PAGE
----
The Nasdaq-100 Index (NDX) is one of the most widely observed equity indexes in the world and it’s the benchmark for dozens of popular exchange traded funds around the world.

To be sure, those are important traits, but Nasdaq sponsors a slew of other indexes that are often overshadowed by NDX. One of those is the Nasdaq Composite Index (COMP) which is accessible in exchange traded fund form thanks to the Fidelity Nasdaq Composite Index ETF (ONEQ).

ONEQ is more than 18 years, making it the old ETF in the Fidelity lineup, but like its underlying index, it too is overshadowed. It shouldn’t be because the Nasdaq Composite Index has its own history of stellar returns.

“On a price-return basis, the Nasdaq Composite has increased by 536.7% since the end of 2009 (as of September 30, 2021), trailing the performance of the Nasdaq-100 but still significantly outperforming the returns of the S&P 500 (up 286.3%) as well as the MSCI World Index (157.3%),” according to Nasdaq research.

COMP turned 50 years old earlier this year, confirming its track record is lengthy. It’s also broader than NDX as it’s home to 3,000 companies. COMP, like NDX, is cap-weighted. Fidelity’s ONEQ doesn’t feature exposure to all of COMP’s components, but the ETF has a roster of 1,020 stocks – still significantly more than what is found in Nasdaq-100 ETFs.

“In terms of overall sector exposures, the Nasdaq Composite is slightly less concentrated in Technology than the Nasdaq-100, with a weight of 48.4%. Health Care is one of the larger sector exposures, as is Financials (which are methodologically excluded from the Nasdaq-100),” adds Nasdaq.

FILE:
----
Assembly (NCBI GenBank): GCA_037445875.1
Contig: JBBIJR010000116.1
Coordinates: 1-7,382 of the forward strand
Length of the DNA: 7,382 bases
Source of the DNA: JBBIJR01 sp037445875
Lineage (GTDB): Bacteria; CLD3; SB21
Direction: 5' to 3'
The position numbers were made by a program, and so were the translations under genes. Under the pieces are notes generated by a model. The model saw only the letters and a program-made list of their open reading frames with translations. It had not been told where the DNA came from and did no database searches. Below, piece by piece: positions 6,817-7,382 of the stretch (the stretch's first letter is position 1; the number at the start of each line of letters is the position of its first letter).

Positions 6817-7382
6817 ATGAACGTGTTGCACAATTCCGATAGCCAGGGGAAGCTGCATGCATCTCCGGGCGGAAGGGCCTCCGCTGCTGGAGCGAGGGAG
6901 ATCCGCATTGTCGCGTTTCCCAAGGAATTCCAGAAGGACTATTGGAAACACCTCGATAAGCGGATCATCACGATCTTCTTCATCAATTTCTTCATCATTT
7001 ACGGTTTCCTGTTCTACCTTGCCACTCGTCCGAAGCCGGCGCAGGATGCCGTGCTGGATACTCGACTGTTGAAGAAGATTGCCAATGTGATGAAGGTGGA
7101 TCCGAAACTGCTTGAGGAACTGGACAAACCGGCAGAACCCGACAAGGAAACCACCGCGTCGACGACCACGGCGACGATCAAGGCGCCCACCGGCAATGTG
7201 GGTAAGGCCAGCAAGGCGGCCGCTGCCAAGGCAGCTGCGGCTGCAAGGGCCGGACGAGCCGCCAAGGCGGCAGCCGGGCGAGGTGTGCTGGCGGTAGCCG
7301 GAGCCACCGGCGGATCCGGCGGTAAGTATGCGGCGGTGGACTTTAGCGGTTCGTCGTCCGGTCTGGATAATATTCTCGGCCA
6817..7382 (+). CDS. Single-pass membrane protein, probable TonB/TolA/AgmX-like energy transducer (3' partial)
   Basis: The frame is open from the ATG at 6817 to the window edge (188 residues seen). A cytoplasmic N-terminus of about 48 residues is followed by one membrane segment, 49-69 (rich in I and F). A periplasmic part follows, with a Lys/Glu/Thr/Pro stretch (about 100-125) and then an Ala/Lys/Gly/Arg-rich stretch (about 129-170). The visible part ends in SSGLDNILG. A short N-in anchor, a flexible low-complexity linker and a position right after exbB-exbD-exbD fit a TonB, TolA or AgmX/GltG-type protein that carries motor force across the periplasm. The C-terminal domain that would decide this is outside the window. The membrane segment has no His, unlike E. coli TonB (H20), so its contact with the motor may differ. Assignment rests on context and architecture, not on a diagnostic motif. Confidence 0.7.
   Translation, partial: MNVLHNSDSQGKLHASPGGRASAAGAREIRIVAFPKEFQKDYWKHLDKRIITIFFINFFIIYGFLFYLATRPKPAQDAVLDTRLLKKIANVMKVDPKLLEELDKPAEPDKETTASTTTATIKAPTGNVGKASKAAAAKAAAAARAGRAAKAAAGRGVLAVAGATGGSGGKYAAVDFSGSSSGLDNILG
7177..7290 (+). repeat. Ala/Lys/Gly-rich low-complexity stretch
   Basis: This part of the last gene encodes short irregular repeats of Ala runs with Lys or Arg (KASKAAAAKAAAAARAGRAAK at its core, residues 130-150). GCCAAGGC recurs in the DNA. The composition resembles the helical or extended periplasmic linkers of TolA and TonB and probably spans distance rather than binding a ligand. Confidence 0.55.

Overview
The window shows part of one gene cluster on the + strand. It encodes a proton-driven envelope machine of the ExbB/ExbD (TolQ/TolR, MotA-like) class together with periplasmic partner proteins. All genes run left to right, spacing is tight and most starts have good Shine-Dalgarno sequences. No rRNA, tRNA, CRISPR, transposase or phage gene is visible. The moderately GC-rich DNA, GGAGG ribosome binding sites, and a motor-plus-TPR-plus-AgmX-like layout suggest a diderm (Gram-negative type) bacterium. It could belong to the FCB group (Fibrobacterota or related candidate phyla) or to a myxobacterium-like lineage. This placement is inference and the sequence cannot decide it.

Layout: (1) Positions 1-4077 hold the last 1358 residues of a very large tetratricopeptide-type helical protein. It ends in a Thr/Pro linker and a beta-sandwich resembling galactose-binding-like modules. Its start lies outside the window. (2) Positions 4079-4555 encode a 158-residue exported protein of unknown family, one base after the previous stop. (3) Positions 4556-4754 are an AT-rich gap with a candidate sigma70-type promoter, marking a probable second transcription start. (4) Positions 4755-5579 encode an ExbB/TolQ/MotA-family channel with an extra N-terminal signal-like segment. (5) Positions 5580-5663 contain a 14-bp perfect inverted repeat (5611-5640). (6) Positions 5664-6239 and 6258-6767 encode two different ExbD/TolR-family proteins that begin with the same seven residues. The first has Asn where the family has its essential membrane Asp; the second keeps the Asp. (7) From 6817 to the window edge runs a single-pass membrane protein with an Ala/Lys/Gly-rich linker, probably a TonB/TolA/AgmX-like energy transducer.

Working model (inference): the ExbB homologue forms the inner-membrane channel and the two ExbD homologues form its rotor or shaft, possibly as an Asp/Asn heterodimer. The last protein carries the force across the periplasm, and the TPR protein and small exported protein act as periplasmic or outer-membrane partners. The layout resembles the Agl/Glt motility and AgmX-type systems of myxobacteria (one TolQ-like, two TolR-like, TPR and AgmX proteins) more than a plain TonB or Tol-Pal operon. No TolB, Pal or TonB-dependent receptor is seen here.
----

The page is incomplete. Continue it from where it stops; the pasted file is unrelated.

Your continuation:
Like cap-weighted Nasdaq-100 ETFs, ONEQ is heavily allocated to tech stocks (42.49%) and features significant exposure to familiar names, such as (in order) Microsoft (NASDAQ: MSFT), Apple (NASDAQ: AAPL), Amazon (NASDAQ: AMZN) and Tesla (NASDAQ: TSLA).

Foreign stocks represent over 6% of COMP’s weight, which is overweight relative to comparable benchmarks. Importantly, COMP has a track record of proving sturdy in rough markets, indicating ONEQ could be a shelter-from-the-storm idea.

“The strong track record of outperformance over the past full decade has continued into 2020 and 2021, despite the challenges of the Covid-19 pandemic. Notably, COMP’s drawdown in March 2020 was less severe than either the S&P 500 or the MSCI World Index, and its recovery from the lows on March 23 was faster,” notes Nasdaq.

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The opinions and forecasts expressed herein are solely those of Tom Lydon, and may not actually come to pass. Information on this site should not be used or construed as an offer to sell, a solicitation of an offer to buy, or a recommendation for any product.